The England scorecard reveals progress in some areas including the launch of a Digital Child Health Strategy, the publication of a new Tobacco Control Plan, the initiation of some specialist service reviews in paediatrics and the implementation of the sugar tax. However, there has been no improvement in several fundamental areas, including:
- no plans for an overarching child health strategy;
- no junk food advertising ban;
- no way of measuring UK breastfeeding prevalence; and
- no increased investment in child health research.
NHS Winter Pressures in England, 2017/18
The house of Commons Library has published an article on winter pressures on the NHS to include ambulance handover delays, bed occupancy, norovirus bed closures and A&E diverts.
Key facts highlighted include:
- 105,000 ambulance arrivals at hospital have had their handover delayed by more than 30 minutes since November 20th 2017 – this amounts to one in seven ambulance arrivals;
- general & acute bed occupancy in England’s hospitals has been above 90% for all but four days since 20th November 2017; and
- the number of calls to NHS 111 this winter has been around 30,000 on weekdays, and around double this number on weekends. The highest number of calls was 86,359 on Saturday 23rd December.
Sustainability and transformation in the NHS
The National Audit Office has published its sixth report on the financial sustainability of the NHS. The report fives a summary of the financial position of NHS England, Clinical Commissioning Groups (CCGs) and trusts and examines the support given to local NHS bodies to enable the NHS to become financially sustainable.
Key findings include:
- In 2016/17, NHS commissioners and trusts reported a combined surplus of £111 million, not including adjustments needed to report against the Department’s budget for day-to-day resources and administration costs;
- CCGs and trusts are increasingly reliant on one-off measures to deliver savings, posing a significant risk to financial sustainability in the future;
- in 2016/17, demand for health services continued to increase and performance against key access targets declined further; and
- local transformation of care is being hampered by a lack of resources and ongoing pressure to make increasingly tighter finances balance each year.
Using the world leading NHS Health Check programme to prevent CVD
PHE has published the latest edition of Health Matters to explore how the NHS Health check is playing an important role in the prevention and early detection of cardiovascular disease.
The article describes the scale of the problem, the NHS Health Check programme, and has a call to action for local authorities (LAs), NHS commissioners, NHS Health Check providers and third sector charities.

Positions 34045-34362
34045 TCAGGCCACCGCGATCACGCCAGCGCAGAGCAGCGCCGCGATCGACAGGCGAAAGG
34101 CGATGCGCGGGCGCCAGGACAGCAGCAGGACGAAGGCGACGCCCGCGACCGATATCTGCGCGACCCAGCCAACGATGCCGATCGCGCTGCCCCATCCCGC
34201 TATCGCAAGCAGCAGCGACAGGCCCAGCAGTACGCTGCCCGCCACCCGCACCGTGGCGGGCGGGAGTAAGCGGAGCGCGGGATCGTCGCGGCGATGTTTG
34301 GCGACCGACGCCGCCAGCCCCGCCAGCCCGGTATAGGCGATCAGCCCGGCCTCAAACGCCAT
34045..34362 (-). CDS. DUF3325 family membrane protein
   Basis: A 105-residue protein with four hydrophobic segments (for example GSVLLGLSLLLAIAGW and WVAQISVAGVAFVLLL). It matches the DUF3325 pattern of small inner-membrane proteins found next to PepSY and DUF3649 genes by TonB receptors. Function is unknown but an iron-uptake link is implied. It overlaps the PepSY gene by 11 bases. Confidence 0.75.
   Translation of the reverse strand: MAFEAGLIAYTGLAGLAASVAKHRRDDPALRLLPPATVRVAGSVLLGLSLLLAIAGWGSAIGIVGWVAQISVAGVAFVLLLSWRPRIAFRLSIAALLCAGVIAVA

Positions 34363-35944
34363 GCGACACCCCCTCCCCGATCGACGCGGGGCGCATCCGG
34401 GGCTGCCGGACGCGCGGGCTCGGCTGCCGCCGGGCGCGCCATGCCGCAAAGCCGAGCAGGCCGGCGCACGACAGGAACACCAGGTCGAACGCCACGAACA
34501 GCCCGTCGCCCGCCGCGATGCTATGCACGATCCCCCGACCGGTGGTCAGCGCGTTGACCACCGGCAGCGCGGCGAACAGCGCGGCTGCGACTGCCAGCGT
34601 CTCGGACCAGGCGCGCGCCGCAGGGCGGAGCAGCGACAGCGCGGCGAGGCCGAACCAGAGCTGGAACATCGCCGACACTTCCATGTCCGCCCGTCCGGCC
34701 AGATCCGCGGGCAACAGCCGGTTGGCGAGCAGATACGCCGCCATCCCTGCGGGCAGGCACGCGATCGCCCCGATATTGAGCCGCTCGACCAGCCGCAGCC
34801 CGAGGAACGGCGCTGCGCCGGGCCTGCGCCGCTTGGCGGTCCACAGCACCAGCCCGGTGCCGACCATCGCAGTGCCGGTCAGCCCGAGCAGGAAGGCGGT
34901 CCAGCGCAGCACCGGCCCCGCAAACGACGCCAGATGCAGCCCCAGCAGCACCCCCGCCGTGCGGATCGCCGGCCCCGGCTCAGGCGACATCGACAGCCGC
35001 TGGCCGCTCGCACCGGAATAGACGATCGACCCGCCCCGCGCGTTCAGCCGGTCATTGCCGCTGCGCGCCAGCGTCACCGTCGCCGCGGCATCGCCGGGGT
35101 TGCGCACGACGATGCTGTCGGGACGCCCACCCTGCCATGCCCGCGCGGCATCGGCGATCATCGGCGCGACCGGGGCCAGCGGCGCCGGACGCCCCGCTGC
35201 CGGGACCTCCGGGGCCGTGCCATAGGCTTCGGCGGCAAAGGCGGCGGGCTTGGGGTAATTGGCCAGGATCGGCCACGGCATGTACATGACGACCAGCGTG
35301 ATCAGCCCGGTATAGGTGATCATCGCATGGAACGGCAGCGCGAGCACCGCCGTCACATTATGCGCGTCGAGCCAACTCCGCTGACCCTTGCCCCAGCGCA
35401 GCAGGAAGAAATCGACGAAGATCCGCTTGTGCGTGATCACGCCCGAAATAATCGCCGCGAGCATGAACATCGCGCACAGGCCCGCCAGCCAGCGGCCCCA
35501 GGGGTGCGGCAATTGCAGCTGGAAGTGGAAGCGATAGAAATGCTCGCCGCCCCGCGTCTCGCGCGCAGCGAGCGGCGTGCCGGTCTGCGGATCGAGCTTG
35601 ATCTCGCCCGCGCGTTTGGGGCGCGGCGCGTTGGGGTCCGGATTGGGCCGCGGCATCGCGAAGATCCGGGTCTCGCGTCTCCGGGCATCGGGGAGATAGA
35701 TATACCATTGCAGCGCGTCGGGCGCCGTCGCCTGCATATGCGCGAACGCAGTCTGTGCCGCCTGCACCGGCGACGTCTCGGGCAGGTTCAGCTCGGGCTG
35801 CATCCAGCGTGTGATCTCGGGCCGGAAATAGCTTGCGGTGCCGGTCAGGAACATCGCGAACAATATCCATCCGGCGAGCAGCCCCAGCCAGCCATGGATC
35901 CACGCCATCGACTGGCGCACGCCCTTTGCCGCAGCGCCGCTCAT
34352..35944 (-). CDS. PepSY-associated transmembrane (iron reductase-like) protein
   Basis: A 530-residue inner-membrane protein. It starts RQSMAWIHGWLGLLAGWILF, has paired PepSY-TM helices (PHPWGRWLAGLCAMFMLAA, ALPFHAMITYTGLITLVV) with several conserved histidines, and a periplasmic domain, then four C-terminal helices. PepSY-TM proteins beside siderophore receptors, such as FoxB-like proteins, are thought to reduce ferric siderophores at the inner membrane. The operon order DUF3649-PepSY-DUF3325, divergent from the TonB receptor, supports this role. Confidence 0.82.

NHS England announces consultation on ACO contracts
NHS England has announced it will be launching a consultation on contracting arrangements for Accountable Care Organisations (ACOs).
The consultation will set out how the contract fits within the NHS as a whole, address how the existing statutory duties of NHS commissioners and providers would be performed under it (including how this would work with existing governance arrangements) and will set out how public accountability and patient choice would be preserved.
Meeting the health and wellbeing needs of young carers
The Local Government Association has published a report featuring case studies on young carers and what LAs are doing to support them. Each case study describes the challenge, solution, lessons learnt and how the approach is being sustained.
Call for NHS staff investment as cancer cases rise
An article by Cancer Research UK is urging the Government to commit to long-term plans to increase NHS staff, in light of new figures which show that there were 303,135 cancers diagnosed in England in 2016, up from 299,923 in 2015.
The figures, from the Office for National Statistics, also show that:
- the majority (93.1%) of cases were recorded as being diagnosed in 24 sites of the body;
- over half (52.7%) were found in 4 sites:
- breast: 15.2% of cases;
- prostate: 13.4%;
- lung: 12.7%; and
- bowel: 11.5%.
Monday 22nd January 2018
- The Sun reports that robots will be able to answer NHS 111 calls within two years.
- A study reported in the Mail has found that online booking systems for GP surgeries are more effective than longer opening hours for reducing A&E attendances.
Wednesday 24th January 2018
- The Times reports that more than two million older people will have at least four serious illnesses within 20 years because of the increase in obesity and inactive lifestyles, a large study warns. This story was also covered by the Sun and the Guardian.
- The Daily Mail reports that the number of people dying in England and Wales has reached the highest level since a flu epidemic swept the country three years ago, new official figures showed yesterday.
- The Daily Mail also reports that electronic cigarettes do encourage teenagers to try traditional cigarettes.
Thursday 25th January 2018
- A third of GP practices have either run out or are running low on flu vaccines, the Telegraph reports based on a Pulse survey.
Friday 26th January 2018
- A comment piece in The Times by Phil Collins discusses the vanguard programmes, and how they are a new way of working to support patients with long-term health conditions.
- The BBC has also reported on a study which shows that people who smoked even one cigarette a day were still about 50% more likely to develop heart disease and 30% more likely to have a stroke than people who had never smoked. This was also covered by the Daily Mail.